A prospective interventional study was conducted on 105 patients (117 fractures) sustaining ballistic injury (gunshots or splinters due to grenade blasts) brought to the tertiary care orthopedics center at Srinagar from July 2018 to July 2019. An initial approval from the institutional ethical committee was obtained vide approval No. 12/Jun/BHS/2018 dated June 15, 2018. The emphasis was to frame a protocol for primary internal fixation of such fractures without any significant complication.

Inclusion criteria

  • Patients with ballistic orthopedic injuries reporting to the trauma center which required fixation
  • Hemodynamically stable patients
  • Possible soft tissue cover
  • Salvageable limb (Ganga hospital score[9]of ≤14)
  • Patients reporting to this hospital within 8 h of injury[10] (golden hour concept).

Exclusion criteria

  • Ganga hospital score of 15 or more
  • Patients requiring urgent external fixation in view of major vessel injury, hemodynamic instability, or having associated major injury to other organ system (e.g., head, thorax, and abdomen)
  • Moribund patients.

All patients with ballistic injuries reporting at trauma care center were evaluated by a team of orthopedic surgeon, anesthetist, general surgeon, gastrointestinal surgeon, as well as vascular surgeon. A detailed primary and secondary survey along with initial resuscitation followed by clinical as well as radiological evaluation and documentation of injuries was done. Grading of open fracture was carried out according to Ganga hospital score,[9] and patients were shifted to the operation theater.

Surgical protocol


Patients were administered suitable anesthesia (general/regional). Regional anesthesia with nerve block was preferred mode for effective and prolonged postoperative pain relief which helped in early rehabilitation.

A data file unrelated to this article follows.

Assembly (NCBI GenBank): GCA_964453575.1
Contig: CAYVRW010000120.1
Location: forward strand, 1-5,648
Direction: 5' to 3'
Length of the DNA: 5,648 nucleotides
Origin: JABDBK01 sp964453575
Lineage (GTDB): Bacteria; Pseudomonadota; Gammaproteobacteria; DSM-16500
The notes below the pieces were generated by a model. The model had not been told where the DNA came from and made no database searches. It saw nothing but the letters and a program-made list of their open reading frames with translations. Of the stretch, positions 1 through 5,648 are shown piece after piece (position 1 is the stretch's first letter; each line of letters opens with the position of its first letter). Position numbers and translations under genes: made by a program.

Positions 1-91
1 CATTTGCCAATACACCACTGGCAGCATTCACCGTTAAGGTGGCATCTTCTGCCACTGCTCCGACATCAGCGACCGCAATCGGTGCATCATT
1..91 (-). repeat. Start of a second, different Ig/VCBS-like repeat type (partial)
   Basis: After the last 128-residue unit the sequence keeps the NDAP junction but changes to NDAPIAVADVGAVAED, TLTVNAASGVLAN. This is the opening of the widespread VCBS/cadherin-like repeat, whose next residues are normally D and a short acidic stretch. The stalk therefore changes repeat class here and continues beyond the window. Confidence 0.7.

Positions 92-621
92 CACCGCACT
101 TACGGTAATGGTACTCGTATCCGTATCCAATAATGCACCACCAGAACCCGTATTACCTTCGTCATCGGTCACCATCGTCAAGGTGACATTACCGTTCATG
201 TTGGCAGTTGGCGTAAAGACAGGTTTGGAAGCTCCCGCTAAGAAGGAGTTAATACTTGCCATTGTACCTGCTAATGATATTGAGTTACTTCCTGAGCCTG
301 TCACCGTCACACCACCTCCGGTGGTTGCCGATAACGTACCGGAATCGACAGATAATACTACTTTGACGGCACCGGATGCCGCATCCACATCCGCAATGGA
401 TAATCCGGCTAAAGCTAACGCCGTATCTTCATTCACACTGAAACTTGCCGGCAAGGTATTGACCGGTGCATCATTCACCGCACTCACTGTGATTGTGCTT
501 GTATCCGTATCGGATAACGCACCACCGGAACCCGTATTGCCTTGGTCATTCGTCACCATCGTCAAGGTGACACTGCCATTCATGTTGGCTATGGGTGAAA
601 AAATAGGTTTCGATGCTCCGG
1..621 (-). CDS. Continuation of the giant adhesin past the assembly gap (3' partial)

Associated injuries

Majority of the patients had musculoskeletal injuries only; however, some patients had associated injuries to face, chest, abdomen, or vascular injuries as well [Figure 1] and [Figure 2]. Their management was done after prioritization at the trauma center. More severe (life- or limb-saving) injuries were given priority.
Figure 1: Mode of injuries

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Figure 2: Distribution of injuries

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All wounds were washed initially with plenty of normal saline. A solution of 3% H2O2 and 5% povidone-iodine was used for a contact period of 3 min followed by saline wash and removal of damaged, dead, and devitalized skin and soft tissue to a healthy margin of soft issue.[11] Standard surgical approach was preferred for the fixation of fracture in patients where wounds were 5–7 cm away from the skin landmarks to avoid healing complications. Patients with wounds along the surgical approach were preferred fixation through the wound. Bullets/splinters which could be easily removed without causing any collateral damage, intra-articular splinters, and those obstructing fixation of the fractures were removed.

Orthopedic management

All fractures were managed by internal fixation with titanium implants, except for K-wires, which were of stainless steel (to maintain the uniformity of study). Distribution of implants used as per fractures are depicted in [Table 1]. Postfixation, all wounds were treated with the same concentration of H2O2 and povidone-iodine solution for 3 min of contact time and washed with a plenty of normal saline. Hemostasis was achieved and wounds closed primarily.
Table 1: Fracture region and management

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Wound closure

All patients were considered for primary closure of the wounds (at the time of surgery) or early closure (within 72 h of surgery) after achieving adequate hemostasis and without drain. Patients with possible soft tissue cover but skin loss were considered for early (within 2 weeks) reconstruction procedure (split skin graft [SSG]/fasciocutaneous flaps). Since all patients were considered for early wound closure with/without soft tissue cover, negative pressure therapy was not used.


All patients received injectable antibiotics including cefoperazone injection (1000 mg) with sulbactam (1000 mg) 12 hourly, amikacin injection (15 mg/kg/day) 24 hourly, and metronidazole injection (500 mg) 8 hourly postoperatively for 72 h. First wound inspection was done 48 h after the surgery. In case of satisfactory condition of the wound (dry suture line without any collection), the injectable antibiotics were stopped, else patients were subjected for repeat debridement and continued for another 72 h of injectable antibiotics.


Patients were discharged from the hospital after suture removal and further assessment were done at 3, 6, and 12 months after the index surgery [Figure 3], [Figure 4], [Figure 5]. An additional follow-up was advised accordingly.